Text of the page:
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Routine, Consistency and Grace: Back to Basics in a Challenging Parenting Season

By: Learning Consultant Heather Blome

November 4, 2020

In the wake of the ongoing pandemic, the approaching flu season, shorter days due to the recent time change, post-Halloween fatigue (for those who celebrate), and the election, now seems like a good time to remember the basics of parenting: routine and consistency. Amongst routine and consistency, I would like to also stress the importance of feeding healthy habits and giving ourselves grace. There are so many stressors in our lives, for both kids and parents, that we all need to be intentional about caring for ourselves so we can care for our little and big kids alike.

Let’s face it, any one of the above named stressors can throw us for a loop, but all coinciding can make the weight on our shoulders feel heavy and unmanageable at times. I want to take the time to emphasize the importance of a few basic routines and ways to show our kids consistency in the next few months when things around us may feel out of control. Some of these “basics” can include sleep hygiene, nutrition, having a solid after school routine, and having fun with your family. 


According to the National Sleep Foundation, the recommended sleep guidelines by age are: 

Age Range

Recommended Hours of Sleep

Preschool (3-5 years old)

10-13 hours

School-age (6-13 years old)

9-11 hours

Teen (14-17 years old)

8-10 hours 

Young Adult (18-25 years old)

7-9 hours 

Adult (26-64 years old)

7-9 hours 

Getting enough sleep is essential for our bodies to function properly. In kids a lack of sleep can cause irritability, a lack of focus, anxiety and more. Visit for more information on setting up the sleep environment and for more information about sleep hygiene. 


MyPlate has a wealth of information for healthy eating for the whole family. A good rule of thumb is to aim for two fruits and vegetables a day and avoid sugary drinks. Sweet treats are fine in moderation in combination with physical activity.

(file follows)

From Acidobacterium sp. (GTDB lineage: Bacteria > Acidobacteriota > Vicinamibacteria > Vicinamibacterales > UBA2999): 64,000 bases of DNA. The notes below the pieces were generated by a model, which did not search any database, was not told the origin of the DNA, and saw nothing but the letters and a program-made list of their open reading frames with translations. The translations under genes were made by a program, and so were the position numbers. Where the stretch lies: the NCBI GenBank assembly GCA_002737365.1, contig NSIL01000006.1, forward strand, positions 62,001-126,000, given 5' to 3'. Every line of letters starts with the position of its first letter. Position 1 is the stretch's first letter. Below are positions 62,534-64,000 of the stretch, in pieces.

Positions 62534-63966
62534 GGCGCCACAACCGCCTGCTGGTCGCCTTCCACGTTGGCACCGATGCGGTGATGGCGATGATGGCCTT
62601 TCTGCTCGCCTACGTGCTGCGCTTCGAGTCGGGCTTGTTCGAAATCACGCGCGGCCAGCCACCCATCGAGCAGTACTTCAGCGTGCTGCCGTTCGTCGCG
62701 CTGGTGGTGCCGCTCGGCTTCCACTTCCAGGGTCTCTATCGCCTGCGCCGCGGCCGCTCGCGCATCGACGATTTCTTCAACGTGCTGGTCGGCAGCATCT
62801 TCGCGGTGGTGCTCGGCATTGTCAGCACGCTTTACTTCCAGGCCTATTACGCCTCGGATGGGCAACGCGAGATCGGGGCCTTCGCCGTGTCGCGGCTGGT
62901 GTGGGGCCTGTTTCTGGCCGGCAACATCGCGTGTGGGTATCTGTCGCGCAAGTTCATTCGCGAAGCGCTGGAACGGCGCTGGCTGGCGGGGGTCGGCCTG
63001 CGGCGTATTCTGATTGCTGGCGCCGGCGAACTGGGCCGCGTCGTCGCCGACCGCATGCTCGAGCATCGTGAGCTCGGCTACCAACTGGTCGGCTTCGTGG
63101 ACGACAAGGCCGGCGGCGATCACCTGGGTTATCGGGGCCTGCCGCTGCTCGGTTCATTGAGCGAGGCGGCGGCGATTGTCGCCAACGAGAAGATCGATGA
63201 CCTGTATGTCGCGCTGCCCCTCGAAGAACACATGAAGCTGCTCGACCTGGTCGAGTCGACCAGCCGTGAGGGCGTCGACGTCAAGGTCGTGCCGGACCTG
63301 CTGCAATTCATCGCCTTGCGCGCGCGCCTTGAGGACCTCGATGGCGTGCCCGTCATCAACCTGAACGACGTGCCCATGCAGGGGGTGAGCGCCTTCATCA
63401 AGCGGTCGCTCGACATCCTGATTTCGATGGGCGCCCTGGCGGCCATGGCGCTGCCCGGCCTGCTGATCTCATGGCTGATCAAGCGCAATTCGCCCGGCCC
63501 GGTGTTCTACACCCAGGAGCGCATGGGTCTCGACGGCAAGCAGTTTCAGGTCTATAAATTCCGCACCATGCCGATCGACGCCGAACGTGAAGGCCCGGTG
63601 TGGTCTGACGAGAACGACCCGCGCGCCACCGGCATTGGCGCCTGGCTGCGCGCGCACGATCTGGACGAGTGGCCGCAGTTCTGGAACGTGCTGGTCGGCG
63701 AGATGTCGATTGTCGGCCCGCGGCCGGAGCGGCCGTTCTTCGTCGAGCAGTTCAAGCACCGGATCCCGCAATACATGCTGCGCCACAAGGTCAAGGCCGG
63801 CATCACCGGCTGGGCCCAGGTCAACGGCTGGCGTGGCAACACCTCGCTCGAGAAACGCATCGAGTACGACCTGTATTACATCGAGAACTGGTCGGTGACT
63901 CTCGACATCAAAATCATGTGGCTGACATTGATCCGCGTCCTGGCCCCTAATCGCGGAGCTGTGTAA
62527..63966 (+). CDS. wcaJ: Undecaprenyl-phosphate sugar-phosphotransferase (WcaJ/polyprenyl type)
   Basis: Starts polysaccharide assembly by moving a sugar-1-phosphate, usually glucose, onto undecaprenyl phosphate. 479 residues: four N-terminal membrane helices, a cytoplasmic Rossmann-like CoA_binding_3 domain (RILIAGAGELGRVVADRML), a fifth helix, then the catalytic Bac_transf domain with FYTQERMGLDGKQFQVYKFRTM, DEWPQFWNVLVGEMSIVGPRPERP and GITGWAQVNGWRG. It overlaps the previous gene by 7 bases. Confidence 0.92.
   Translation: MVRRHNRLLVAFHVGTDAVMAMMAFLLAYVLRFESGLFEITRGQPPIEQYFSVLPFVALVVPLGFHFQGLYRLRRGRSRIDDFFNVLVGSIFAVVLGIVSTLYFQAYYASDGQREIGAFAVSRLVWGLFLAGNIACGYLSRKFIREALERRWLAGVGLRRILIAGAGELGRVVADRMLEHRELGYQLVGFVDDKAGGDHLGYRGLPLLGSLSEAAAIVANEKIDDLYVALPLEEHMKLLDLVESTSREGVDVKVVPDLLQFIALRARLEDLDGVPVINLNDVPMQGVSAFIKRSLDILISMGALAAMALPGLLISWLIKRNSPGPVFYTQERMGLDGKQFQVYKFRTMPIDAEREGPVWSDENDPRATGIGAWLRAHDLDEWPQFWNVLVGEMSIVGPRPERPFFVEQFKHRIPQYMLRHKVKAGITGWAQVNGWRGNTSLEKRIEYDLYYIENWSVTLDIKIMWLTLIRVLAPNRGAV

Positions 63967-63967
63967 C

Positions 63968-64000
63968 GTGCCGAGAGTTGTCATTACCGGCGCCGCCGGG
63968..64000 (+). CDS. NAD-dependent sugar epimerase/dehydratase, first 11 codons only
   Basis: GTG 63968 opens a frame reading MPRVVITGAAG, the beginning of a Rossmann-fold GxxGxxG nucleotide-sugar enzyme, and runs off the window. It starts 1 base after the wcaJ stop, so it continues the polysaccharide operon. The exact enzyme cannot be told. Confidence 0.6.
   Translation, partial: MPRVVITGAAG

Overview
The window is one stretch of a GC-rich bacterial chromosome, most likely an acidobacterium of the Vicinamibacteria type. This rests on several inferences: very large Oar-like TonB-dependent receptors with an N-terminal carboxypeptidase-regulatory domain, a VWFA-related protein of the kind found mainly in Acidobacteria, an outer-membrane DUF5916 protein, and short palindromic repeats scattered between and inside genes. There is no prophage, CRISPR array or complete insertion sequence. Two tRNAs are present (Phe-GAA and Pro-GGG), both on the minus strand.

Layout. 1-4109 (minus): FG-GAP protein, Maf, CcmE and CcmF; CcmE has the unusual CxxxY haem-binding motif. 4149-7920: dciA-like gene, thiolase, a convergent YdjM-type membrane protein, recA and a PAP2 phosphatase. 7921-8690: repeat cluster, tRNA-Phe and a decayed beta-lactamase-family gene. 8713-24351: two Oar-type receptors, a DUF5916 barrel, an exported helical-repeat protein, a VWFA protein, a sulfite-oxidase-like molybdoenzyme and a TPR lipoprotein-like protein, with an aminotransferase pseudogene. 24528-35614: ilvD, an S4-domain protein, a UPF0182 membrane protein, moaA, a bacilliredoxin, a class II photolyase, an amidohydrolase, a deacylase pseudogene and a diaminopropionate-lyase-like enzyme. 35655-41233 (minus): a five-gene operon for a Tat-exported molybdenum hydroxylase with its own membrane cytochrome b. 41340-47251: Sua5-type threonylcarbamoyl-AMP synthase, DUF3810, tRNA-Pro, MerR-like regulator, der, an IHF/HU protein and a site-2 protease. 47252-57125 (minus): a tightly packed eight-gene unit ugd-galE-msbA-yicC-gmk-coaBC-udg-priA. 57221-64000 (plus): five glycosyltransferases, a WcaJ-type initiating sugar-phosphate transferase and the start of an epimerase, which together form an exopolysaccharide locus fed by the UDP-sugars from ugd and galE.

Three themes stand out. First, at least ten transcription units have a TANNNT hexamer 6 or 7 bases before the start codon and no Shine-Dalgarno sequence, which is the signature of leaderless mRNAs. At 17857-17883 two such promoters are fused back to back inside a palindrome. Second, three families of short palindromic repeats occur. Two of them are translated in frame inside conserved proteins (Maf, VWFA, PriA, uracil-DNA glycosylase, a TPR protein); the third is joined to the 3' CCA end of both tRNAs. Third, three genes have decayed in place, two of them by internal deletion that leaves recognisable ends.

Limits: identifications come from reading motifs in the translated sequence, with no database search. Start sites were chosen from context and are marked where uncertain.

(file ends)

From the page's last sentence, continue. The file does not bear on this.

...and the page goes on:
After School Routine

The evenings after school can be different for everyone. With many activities or little to none during the pandemic, it is a good idea to have a routine in place. Here is an example of an after school routine, which can be easily modified to fit your family: 

  • Snack right after school and then a short playtime outside before dark

  • Some students will be more independent with homework than others, but it is always a good idea to have an organized workspace close by an adult for the children who need checking in on or in their bedrooms where it is quiet for those who are more distractible but independent. 

  • Dinner time and after dinner game or reading time

  • Bedtime routine: bath, books, and bedtime

If you need more ideas for schedules — morning, afternoon, dinner or bedtime, check out this article from ADDitutde. 

Have Fun!

The best way to get out of a rut or get over the “getting dark at 5 o’clock blues” is to give yourself, your child(ren), or your family a break and do something fun. Here are some simple suggestions that need little to no planning:

  • Dance to your favorite music

  • Tell jokes

  • Do a craft 

  • Play hide and seek

  • Build a fort

  • Have a movie night

  • Take a walk or exercise 

For more family fun while stuck at home, explore these ideas from


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